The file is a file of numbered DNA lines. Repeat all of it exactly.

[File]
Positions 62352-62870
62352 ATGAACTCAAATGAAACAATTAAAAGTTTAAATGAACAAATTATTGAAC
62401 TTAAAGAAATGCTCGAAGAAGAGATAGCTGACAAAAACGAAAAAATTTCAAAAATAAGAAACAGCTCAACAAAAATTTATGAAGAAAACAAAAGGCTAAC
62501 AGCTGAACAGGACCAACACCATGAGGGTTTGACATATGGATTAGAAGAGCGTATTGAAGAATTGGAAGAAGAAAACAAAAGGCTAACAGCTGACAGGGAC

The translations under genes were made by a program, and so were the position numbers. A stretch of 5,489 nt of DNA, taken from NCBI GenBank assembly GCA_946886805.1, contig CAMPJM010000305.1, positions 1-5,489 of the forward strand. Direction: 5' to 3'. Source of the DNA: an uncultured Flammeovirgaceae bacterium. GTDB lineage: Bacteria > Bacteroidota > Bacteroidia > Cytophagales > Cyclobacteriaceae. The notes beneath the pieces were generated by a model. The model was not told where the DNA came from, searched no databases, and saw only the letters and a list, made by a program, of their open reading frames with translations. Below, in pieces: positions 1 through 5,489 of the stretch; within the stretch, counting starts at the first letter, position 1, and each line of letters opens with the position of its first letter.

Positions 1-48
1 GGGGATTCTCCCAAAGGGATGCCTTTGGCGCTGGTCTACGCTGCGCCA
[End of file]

Positions 62352-62870
62352 ATGAACTCAAATGAAACAATTAAAAGTTTAAATGAACAAATTATTGAAC
62401 TTAAAGAAATGCTCGAAGAAGAGATAGCTGACAAAAACGAAAAAATTTCAAAAATAAGAAACAGCTCAACAAAAATTTATGAAGAAAACAAAAGGCTAAC
62501 AGCTGAACAGGACCAACACCATGAGGGTTTGACATATGGATTAGAAGAGCGTATTGAAGAATTGGAAGAAGAAAACAAAAGGCTAACAGCTGACAGGGAC

The translations under genes were made by a program, and so were the position numbers. A stretch of 5,489 nt of DNA, taken from NCBI GenBank assembly GCA_946886805.1, contig CAMPJM010000305.1, positions 1-5,489 of the forward strand. Direction: 5' to 3'. Source of the DNA: an uncultured Flammeovirgaceae bacterium. GTDB lineage: Bacteria > Bacteroidota > Bacteroidia > Cytophagales > Cyclobacteriaceae. The notes beneath the pieces were generated by a model. The model was not told where the DNA came from, searched no databases, and saw only the letters and a list, made by a program, of their open reading frames with translations. Below, in pieces: positions 1 through 5,489 of the stretch; within the stretch, counting starts at the first letter, position 1, and each line of letters opens with the position of its first letter.

Positions 1-48
1 GGGGATTCTCCCAAAGGGATGCCTTTGGCGCTGGTCTACGCTGCGCCA